Where I live, if you are not displaying your blue badge you are using the space inappropriately, because you are *not* allowed to use it if you don't display your badge while parked there. The 'but he might have an invisible disability' does not come into it. Great, if you've got an invisible disability, park your car, display your badge, and everyone's good. Actually, whether you are disabled or not doesn't actually come into it. You're not allowed to park there without displaying your badge, end of story.

Right, but this thread is about whether or not to confront people who are parked there, not the legalities of parking there.  I'm anti-confrontation for the reasons I've already illustrated.

I do get where you're coming from, I really do!  And I'm not an anti-confrontation person in all situations.  I'll speak up if someone cuts in front of me in line!  But I'm just not cozy with the idea of confronting someone in this situation. 

perpetua

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Re: Confronted handicapped parking abuse
« Reply #49 on: January 23, 2014, 10:29:16 AM »

As it happens, you can't always tell by looking at my FIL that he has Parkinson's.  Some days are better than others and a lot of his pain is a side effect of the medication he takes to control it.  Now, as much as it would pain him to hear it, you can tell by looking at him that he is elderly.  What surprises me though is that in this thread and others like it in the past on e-hell, invisible disabilities are emphasized as a reason not to confront individuals over their handicapped parking use.  So to understand, the position of some people is that it is okay to confront people who don't "look disabled" provided they don't have the tag in their vehicle?

Where I live, if you are not displaying your blue badge you are using the space inappropriately, because you are *not* allowed to use it if you don't display your badge while parked there. The 'but he might have an invisible disability' does not come into it. Great, if you've got an invisible disability, park your car, display your badge, and everyone's good. Actually, whether you are disabled or not doesn't actually come into it. You're not allowed to park there without displaying your badge, end of story.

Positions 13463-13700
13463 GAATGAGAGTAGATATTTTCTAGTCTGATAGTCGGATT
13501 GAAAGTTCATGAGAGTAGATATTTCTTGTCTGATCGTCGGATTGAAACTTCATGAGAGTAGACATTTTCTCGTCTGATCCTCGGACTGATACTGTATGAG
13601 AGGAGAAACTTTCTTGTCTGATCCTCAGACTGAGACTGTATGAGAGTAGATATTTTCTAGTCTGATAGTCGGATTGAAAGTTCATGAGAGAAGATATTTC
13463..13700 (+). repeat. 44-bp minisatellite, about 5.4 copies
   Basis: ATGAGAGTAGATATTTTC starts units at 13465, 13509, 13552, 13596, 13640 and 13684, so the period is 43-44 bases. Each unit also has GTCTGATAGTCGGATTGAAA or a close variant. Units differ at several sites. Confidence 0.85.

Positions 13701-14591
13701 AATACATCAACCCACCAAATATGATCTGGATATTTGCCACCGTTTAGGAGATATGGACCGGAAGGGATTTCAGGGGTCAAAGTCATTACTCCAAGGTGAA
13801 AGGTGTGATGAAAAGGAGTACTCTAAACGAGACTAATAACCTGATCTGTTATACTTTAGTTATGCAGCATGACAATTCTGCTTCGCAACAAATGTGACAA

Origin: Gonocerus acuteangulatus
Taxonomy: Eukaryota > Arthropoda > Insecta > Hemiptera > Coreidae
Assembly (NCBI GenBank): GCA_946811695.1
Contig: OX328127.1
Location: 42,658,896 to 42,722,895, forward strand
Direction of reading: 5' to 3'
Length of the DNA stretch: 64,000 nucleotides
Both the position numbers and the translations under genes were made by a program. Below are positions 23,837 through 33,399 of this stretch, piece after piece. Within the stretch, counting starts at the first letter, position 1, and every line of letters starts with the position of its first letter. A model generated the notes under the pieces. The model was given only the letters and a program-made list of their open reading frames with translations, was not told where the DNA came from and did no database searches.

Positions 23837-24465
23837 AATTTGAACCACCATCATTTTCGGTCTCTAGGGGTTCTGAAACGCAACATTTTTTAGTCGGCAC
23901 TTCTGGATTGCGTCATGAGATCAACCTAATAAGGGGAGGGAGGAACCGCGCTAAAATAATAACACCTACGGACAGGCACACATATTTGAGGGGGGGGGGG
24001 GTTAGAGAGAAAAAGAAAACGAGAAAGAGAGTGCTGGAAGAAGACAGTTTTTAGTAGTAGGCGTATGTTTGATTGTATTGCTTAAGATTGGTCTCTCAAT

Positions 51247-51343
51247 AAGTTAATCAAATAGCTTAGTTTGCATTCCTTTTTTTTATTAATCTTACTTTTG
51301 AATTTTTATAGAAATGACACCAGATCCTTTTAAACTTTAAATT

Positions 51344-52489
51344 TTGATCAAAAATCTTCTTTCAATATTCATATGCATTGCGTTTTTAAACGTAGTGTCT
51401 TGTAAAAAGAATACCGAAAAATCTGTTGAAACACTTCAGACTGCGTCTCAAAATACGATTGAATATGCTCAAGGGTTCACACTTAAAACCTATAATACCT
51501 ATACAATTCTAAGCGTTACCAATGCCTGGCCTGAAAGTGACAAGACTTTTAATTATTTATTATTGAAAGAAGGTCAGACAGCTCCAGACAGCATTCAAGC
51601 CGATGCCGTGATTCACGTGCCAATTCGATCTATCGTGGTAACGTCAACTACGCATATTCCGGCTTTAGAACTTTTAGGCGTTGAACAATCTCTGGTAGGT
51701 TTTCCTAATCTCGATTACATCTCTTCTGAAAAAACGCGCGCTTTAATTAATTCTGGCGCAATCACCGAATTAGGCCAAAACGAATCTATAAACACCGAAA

Right, but this thread is about whether or not to confront people who are parked there, not the legalities of parking there.  I'm anti-confrontation for the reasons I've already illustrated.

I do get where you're coming from, I really do!  And I'm not an anti-confrontation person in all situations.  I'll speak up if someone cuts in front of me in line!  But I'm just not cozy with the idea of confronting someone in this situation.

Yes, I know what you're saying, however, what I'm saying is that due to the way the scheme works in my part of the world, if you're parked there incorrectly then you're not above being confronted. It's all tied in.

ETA: I'm wording this quite badly, I think. Pretty much everyone who has a blue badge knows how the scheme works, ie, that you must display your badge at all times while parked in a disabled space. So, here, if you're not displaying a badge and you hop out of the car and run to the cashpoint, odds are you haven't got a badge in the first place, not that you're someone with an invisible disability who mustn't be confronted, is what I'm trying to say. Not displaying a badge is more likely to mean you don't have one than 'this person has an invisible disability'.

Plus, as Margo and various other people have said, confronting people (politely) just isn't seen as rude here in the same way it seems to be in the States.
« Last Edit: January 23, 2014, 10:34:24 AM by perpetua »

Knitterly

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Re: Confronted handicapped parking abuse
« Reply #50 on: January 23, 2014, 11:18:13 AM »